What is Automatic Revocation of Exemption?

Several reasons can cause an organization's tax-exempt status to be revoked. The most common sense is failure to file an Annual Return for three consecutive years. Here's everything you want to know about Automatic Revocation of Exemption.

Whether you’re an individual with an IRS revocation application or an organization with a 501c3 application status, you may be wondering what the best course of action is. There are a few different options for dealing with a revocation, and it’s important that you understand which one you’re eligible for.

After an organization has lost its tax-exempt status, it must reapply for a new application. A reinstatement process can help a nonprofit get back its status. Depending on the type of organization, reinstatement options vary.

How to Have Your Tax-Exempt Status Reinstated?

Obtaining a tax-exempt status is essential to the operation of many nonprofit and charitable organizations. Failure to comply with tax obligations can result in the revocation of your organization’s tax-exempt status. However, you can regain your exempt status if you comply with the correct procedures.

The first step is to find out if you have been revoked. The IRS keeps a list of all organizations that have lost their tax-exempt status. You can retrieve your exempt status if your organization is on this list.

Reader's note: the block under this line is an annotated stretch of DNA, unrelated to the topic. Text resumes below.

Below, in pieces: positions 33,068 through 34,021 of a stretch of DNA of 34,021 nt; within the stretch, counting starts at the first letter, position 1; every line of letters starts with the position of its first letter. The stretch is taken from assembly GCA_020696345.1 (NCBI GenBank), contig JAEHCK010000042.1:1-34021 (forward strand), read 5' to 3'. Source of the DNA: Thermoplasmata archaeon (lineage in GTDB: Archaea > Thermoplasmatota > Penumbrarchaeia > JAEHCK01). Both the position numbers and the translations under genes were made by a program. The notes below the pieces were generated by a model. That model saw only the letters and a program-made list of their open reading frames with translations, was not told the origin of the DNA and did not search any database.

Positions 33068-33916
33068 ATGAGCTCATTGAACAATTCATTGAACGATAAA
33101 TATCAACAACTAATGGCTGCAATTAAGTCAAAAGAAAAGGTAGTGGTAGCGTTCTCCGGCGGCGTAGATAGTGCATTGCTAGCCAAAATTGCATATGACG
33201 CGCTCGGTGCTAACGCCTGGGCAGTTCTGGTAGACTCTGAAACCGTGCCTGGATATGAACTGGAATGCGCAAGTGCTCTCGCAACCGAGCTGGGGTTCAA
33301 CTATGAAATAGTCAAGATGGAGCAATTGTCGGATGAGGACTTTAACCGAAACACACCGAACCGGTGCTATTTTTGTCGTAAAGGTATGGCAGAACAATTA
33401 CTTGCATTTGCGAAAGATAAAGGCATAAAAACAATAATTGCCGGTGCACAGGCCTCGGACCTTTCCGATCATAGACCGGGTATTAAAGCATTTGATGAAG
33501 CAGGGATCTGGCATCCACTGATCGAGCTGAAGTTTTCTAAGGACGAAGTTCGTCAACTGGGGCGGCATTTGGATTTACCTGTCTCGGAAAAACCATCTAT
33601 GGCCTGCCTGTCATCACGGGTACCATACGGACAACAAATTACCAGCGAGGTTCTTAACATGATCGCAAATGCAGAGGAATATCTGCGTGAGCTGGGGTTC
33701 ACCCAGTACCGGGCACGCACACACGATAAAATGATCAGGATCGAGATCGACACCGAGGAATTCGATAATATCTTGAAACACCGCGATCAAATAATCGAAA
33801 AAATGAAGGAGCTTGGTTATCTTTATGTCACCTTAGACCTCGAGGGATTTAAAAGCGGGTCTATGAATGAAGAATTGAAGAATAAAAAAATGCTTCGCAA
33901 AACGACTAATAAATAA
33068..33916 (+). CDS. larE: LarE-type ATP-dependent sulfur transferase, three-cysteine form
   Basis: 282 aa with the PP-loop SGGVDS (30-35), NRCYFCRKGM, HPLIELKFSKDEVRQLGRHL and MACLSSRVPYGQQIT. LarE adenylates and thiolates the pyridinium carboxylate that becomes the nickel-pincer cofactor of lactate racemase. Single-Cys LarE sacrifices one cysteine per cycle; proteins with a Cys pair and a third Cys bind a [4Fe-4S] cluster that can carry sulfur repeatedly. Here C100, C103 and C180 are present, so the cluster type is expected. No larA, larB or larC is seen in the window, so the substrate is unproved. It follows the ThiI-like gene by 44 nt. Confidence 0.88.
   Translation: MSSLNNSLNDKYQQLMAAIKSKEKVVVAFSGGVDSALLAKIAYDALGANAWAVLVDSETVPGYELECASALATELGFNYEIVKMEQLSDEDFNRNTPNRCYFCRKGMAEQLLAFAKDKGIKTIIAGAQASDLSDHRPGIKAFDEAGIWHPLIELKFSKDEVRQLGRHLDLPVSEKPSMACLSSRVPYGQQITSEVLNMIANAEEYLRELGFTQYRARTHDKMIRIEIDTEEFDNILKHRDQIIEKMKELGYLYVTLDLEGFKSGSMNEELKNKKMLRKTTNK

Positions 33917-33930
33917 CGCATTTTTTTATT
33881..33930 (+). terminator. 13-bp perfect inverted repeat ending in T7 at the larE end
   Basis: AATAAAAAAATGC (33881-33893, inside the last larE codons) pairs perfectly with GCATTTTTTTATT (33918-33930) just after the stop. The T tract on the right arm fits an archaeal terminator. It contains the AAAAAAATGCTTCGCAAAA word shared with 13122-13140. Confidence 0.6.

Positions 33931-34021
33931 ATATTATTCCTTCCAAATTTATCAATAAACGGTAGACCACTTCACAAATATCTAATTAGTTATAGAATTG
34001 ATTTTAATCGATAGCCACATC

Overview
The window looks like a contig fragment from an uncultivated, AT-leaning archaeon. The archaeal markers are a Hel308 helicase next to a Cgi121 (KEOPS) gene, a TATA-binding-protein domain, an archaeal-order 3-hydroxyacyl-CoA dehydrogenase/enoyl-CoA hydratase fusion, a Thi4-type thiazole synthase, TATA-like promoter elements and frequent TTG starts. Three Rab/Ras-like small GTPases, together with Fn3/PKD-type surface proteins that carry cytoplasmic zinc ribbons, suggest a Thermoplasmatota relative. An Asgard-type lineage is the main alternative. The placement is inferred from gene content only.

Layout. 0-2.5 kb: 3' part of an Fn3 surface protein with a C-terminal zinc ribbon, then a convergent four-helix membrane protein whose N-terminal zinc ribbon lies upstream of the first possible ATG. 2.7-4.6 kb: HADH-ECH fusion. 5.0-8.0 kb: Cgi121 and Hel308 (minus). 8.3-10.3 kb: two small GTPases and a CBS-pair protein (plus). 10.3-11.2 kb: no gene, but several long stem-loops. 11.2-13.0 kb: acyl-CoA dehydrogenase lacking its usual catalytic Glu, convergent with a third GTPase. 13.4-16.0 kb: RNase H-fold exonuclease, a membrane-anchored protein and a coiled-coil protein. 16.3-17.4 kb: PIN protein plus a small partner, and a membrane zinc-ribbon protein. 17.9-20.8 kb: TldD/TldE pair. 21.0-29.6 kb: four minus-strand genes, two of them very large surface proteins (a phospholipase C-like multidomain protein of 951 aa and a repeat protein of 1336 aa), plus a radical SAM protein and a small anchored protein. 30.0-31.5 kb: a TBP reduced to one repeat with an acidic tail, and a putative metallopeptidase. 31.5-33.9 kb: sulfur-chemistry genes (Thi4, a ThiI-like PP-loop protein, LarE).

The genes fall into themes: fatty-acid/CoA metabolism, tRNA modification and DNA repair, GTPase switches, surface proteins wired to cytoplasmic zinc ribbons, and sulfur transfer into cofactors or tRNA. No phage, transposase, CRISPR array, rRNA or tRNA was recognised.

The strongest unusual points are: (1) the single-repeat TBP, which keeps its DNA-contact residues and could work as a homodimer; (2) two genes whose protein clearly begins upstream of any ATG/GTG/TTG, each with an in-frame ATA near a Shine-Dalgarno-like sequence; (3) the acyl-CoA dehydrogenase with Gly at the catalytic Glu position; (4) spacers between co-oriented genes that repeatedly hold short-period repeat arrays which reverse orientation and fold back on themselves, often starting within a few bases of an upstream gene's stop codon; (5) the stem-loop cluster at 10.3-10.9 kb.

Next, you’ll need to apply for reinstatement. Normally, you’ll need to file Form 1024Application for Recognition of Exemption Under Section 501(a) or Section 521 of the Internal Revenue Code. You’ll also need to provide proof of your status revocation. You’ll also need to pay an appropriate user fee.

Depending on your organization’s circumstances, you may also be able to reclaim your tax-exempt status by requesting retroactive reinstatement. This is particularly helpful for organizations that have lost their tax-exempt exemption because they did not file the required IRS forms. In order to qualify, you must file a Form 990-EZ or Form 990-N for at least three consecutive years.

The IRS recently issued a new fact sheet that explains how to reinstate your tax-exempt status. The new procedure is called Revenue Procedure 2014-11. You can find out more about the procedure by visiting the IRS website.

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